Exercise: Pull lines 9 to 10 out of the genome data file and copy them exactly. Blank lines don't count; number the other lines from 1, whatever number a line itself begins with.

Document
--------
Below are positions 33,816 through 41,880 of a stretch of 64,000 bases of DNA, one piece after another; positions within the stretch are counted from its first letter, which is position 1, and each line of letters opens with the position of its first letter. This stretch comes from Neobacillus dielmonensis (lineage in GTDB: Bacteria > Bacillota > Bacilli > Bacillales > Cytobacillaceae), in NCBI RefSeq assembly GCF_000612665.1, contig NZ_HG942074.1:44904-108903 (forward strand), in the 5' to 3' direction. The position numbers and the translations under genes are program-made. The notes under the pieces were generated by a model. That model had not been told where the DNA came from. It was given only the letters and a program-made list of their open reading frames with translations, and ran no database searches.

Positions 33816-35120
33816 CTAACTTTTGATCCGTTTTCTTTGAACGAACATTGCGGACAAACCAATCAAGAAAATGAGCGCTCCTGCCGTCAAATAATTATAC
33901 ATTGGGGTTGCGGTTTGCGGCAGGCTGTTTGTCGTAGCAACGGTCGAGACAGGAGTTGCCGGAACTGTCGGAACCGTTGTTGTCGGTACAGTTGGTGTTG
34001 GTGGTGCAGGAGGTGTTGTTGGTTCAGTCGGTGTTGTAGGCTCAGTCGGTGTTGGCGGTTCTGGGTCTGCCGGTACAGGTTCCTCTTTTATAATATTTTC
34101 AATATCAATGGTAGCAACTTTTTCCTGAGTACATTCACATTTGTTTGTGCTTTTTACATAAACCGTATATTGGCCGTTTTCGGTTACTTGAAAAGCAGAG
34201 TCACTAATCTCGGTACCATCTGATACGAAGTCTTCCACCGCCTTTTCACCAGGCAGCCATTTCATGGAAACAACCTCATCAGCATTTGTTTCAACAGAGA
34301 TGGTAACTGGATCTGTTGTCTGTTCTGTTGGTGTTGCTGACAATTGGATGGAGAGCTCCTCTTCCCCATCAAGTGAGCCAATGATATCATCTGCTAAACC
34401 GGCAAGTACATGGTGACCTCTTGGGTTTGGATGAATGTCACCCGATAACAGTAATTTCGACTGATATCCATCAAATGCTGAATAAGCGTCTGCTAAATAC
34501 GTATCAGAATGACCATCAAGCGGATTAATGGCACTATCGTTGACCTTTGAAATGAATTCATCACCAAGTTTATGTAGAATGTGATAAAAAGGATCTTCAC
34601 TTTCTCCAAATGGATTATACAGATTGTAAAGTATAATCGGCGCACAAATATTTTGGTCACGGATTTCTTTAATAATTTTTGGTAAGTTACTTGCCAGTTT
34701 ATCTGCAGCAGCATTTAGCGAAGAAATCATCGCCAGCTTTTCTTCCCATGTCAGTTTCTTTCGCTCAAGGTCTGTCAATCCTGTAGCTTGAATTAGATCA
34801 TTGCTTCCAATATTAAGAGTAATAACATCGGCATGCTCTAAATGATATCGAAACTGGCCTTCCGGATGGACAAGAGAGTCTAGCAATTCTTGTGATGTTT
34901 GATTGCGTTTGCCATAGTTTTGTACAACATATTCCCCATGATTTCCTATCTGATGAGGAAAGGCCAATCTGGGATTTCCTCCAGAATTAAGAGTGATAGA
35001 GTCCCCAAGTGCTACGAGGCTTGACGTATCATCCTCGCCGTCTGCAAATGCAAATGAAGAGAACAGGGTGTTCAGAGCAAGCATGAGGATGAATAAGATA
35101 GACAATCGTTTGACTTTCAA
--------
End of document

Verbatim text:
34401 GGCAAGTACATGGTGACCTCTTGGGTTTGGATGAATGTCACCCGATAACAGTAATTTCGACTGATATCCATCAAATGCTGAATAAGCGTCTGCTAAATAC
34501 GTATCAGAATGACCATCAAGCGGATTAATGGCACTATCGTTGACCTTTGAAATGAATTCATCACCAAGTTTATGTAGAATGTGATAAAAAGGATCTTCAC